Copyright © 2004-2014 by Foreign Perspectives. All rights reserved.

Getting your Open University software running on Linux, Mac and Windows 64bit

The Open University is generally quite far ahead of the game when it comes to producing software to go along with its courses. Snag is, that those courses generally run for around 10 years and that’s a very long time indeed in software. The net effect of that is that it’s not quite so easy to just plonk in the DVDs and CDs that come with your course. However, it is possible, so here’s how….

Method one: for Linux and Mac

Almost all older OU software assumes that you have a Windows computer and generally speaking a Windows XP computer. However, you don’t need to have one.

1. Browse the CD/DVD and check if there is a setup.exe file or an index.html file.

2. If it’s an index.html file then you can probably just open it and carry on. If it’s a setup file, then you should install Wine (either from, or from the Linux repositories); there’s no charge for the software.

3. Once you’ve installed Wine, double-click on the setup.exe file (for Linux, you will need to set the file permissions to allow execution).

If that doesn’t work, see method two.

Method two: for Linux, Mac and Windows 64 bit

This usually applies to older OU software and affects Windows 64bit systems in some cases too.

1. Install VirtualBox (from or the Linux repositories); there’s no charge for the software.

2. Register at and then download Windows 2003 (you could download Windows 2008, but that’s too modern for some OU software). This gets you two files: en_win_srv_2003_r2_standard_with_sp2_cd1_X13-04790.iso and one with “cd2” in place of “cd1”.

3. Start VirtualBox and set it up for Windows. This will bring up a screen titled “Oracle VM VirtualBox Manager”. Click on “New” (top left icon on my screen), click on next and it should ask you for a machine name: it’s best to name it something like Windows2003. Also select the operating system (ie Microsoft Windows) and version (Windows 2003). Click next and it asked for the base memory size. For Windows 2003, 1mb is more than enough. Note: the size set here can’t be more than half of the memory in your computer. Next takes you to the question about the hard disk. This is the hard disk of your new VirtualBox/Windows machine, not your own computer! The default size of 20gb is more than enough for OU stuff – don’t worry too much about that size as it only expands to 20gb as you use it. Couple more nexts and you should get back to the original VirtualBox screen as at step one, with “Windows2003 powered off” or “Windows2008 powered off” listed.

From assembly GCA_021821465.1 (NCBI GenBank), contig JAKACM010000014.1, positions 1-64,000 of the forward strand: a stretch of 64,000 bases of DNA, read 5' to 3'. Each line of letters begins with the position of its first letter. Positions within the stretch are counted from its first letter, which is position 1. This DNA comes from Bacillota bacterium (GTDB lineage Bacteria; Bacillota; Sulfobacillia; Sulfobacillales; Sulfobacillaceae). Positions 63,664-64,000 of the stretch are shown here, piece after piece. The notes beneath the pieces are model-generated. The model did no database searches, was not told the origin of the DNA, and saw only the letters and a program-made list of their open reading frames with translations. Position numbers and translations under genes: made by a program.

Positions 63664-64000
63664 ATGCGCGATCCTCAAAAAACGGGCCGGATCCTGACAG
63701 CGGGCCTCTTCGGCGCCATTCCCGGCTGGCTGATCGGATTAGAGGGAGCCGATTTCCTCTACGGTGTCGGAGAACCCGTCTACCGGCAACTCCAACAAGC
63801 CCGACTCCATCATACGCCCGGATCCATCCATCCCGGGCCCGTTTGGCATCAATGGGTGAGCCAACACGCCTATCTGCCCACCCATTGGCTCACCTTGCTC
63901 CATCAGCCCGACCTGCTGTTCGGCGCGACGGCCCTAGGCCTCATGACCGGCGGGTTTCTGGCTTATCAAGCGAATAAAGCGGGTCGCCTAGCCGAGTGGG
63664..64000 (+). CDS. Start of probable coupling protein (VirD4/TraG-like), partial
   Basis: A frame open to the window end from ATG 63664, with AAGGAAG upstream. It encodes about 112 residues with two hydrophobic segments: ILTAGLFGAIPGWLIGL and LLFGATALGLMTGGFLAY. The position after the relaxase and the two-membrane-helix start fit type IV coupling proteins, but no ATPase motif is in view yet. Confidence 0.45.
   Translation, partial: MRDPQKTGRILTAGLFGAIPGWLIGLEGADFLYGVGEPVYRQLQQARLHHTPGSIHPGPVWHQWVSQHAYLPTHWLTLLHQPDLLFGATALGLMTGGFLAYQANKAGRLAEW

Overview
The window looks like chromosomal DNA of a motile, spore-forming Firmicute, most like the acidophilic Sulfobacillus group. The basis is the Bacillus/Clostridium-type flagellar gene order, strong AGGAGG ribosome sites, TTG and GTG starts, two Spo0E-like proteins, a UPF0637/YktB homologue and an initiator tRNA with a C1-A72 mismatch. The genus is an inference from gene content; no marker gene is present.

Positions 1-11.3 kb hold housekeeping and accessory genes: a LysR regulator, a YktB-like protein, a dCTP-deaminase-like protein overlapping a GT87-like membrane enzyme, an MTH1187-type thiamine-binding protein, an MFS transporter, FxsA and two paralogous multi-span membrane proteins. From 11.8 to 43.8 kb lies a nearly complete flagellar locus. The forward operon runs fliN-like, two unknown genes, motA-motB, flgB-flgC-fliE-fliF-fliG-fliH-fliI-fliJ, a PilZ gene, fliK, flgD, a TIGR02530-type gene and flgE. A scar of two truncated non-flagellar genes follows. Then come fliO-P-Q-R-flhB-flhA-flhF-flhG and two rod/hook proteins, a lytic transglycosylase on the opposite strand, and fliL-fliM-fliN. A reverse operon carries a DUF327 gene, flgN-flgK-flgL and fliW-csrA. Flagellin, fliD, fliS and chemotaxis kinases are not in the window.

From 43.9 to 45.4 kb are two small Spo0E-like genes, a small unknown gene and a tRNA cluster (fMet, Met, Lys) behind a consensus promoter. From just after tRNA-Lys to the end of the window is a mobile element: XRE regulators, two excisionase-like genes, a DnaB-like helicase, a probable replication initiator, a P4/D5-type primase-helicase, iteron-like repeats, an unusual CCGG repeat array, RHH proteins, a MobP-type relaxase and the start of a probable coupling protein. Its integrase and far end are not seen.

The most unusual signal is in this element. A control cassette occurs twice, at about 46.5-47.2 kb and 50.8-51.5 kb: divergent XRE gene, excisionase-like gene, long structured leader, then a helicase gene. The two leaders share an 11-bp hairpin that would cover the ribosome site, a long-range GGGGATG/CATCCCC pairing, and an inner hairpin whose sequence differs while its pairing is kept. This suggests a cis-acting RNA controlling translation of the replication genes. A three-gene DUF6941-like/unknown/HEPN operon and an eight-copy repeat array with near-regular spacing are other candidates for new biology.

4. Install Windows… Select Windows2003 then click on “Settings”. Click on Storage and you’ll see a CD icon saying “empty” beside it. Over to the right of that there is a CD icon underneath the heading “attributes”, click on that then “choose virtual CD/DVD drive” and browse to the first “.iso” file as per step one. Click on OK and you’re back to the first VirtualBox screen. Double click on your Windows2003 and it will start to install the software. For Windows2003 then you’ll need to select the second .iso file when prompted to insert the second CD. You’ve the various Windows settings to go through along the way but they’re just things like the time, date, and keyboard.

5. In parallel with step 4, you can copy the various course CDs/DVDs onto your computer as .iso files. On Linux, Brasero works well, for Mac you can use Burn ( but in both cases there are loads of alternatives.

6. Once all that’s done (and it’s not nearly so complicated in practice as it might sound!), you just double-click on Windows2003 to start up the windows machine. You’ll need to attach the .iso files as required, which you do by clicking Devices, CD/DVD Devices, Choose a virtual CD/DVD disk file when you’re running Windows.

Copyright © 2004-2014 by Foreign Perspectives. All rights reserved.

Be careful of what you wish for…

I’ve been toying with the idea of doing the Open University’s main chemistry course for a while now but it’s one of those courses with widely varying opinions which put me off. Basically there were those who rated it pretty much as A-level and at the other end of the extreme those who rated it as pretty much impossible.

The reason for such wide variations is generally down to the differing backgrounds that people have. Come to a course with just the minimum entry requirements met and you’ll find it at the very difficult end of the range, come to it with quite a lot of preparation and it can be very easy indeed to do. The snag is that you generally won’t know what the “right” preparation is until you find yourself in the midst of the course. For instance, the “right” preparation for the Exploring English course isn’t a whole bunch of English courses and is instead a couple of their foreign language courses.

Anyway, S205 has been on my October short-list but generally getting pushed out by courses which were widely held to be doable.

Copyright © 2004-2014 by Foreign Perspectives. All rights reserved.